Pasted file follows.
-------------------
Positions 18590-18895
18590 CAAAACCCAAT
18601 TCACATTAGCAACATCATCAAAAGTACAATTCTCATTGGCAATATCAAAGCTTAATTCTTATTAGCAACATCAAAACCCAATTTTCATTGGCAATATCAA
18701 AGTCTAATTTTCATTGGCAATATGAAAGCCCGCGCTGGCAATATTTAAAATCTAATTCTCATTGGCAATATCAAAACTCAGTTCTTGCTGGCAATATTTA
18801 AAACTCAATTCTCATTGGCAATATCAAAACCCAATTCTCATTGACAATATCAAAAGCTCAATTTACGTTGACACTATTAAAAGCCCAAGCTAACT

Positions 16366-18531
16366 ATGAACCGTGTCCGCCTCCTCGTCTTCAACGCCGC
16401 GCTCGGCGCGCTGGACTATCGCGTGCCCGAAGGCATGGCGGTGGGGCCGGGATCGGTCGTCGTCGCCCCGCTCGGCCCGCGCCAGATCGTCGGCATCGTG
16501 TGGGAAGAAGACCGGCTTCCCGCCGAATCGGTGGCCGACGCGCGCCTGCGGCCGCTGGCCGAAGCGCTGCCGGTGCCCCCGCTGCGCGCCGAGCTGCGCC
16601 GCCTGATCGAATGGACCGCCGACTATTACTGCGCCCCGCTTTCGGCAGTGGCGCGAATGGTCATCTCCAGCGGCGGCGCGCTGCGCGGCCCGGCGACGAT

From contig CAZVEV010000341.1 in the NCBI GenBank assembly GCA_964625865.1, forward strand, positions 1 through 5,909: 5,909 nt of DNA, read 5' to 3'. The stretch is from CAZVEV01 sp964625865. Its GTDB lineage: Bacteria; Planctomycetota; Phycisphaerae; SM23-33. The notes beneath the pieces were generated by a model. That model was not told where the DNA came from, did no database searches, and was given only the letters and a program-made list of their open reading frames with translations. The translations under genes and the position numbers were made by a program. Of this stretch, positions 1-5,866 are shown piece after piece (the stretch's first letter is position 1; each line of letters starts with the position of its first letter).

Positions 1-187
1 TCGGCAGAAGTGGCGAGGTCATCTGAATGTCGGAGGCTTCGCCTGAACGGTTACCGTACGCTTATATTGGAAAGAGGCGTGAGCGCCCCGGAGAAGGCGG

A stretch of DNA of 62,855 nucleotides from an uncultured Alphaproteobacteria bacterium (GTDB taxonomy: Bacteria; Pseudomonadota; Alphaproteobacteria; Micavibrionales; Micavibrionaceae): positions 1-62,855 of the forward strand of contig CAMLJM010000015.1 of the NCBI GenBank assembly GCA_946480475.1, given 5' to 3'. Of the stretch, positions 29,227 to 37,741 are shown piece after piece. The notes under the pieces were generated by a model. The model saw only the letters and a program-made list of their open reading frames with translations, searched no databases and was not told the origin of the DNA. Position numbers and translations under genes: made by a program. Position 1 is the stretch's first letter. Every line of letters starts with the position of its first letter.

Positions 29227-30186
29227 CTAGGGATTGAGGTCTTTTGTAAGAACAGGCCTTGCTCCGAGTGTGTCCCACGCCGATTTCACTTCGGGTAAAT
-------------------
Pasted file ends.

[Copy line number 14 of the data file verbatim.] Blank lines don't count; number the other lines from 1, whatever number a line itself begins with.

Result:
A stretch of DNA of 62,855 nucleotides from an uncultured Alphaproteobacteria bacterium (GTDB taxonomy: Bacteria; Pseudomonadota; Alphaproteobacteria; Micavibrionales; Micavibrionaceae): positions 1-62,855 of the forward strand of contig CAMLJM010000015.1 of the NCBI GenBank assembly GCA_946480475.1, given 5' to 3'. Of the stretch, positions 29,227 to 37,741 are shown piece after piece. The notes under the pieces were generated by a model. The model saw only the letters and a program-made list of their open reading frames with translations, searched no databases and was not told the origin of the DNA. Position numbers and translations under genes: made by a program. Position 1 is the stretch's first letter. Every line of letters starts with the position of its first letter.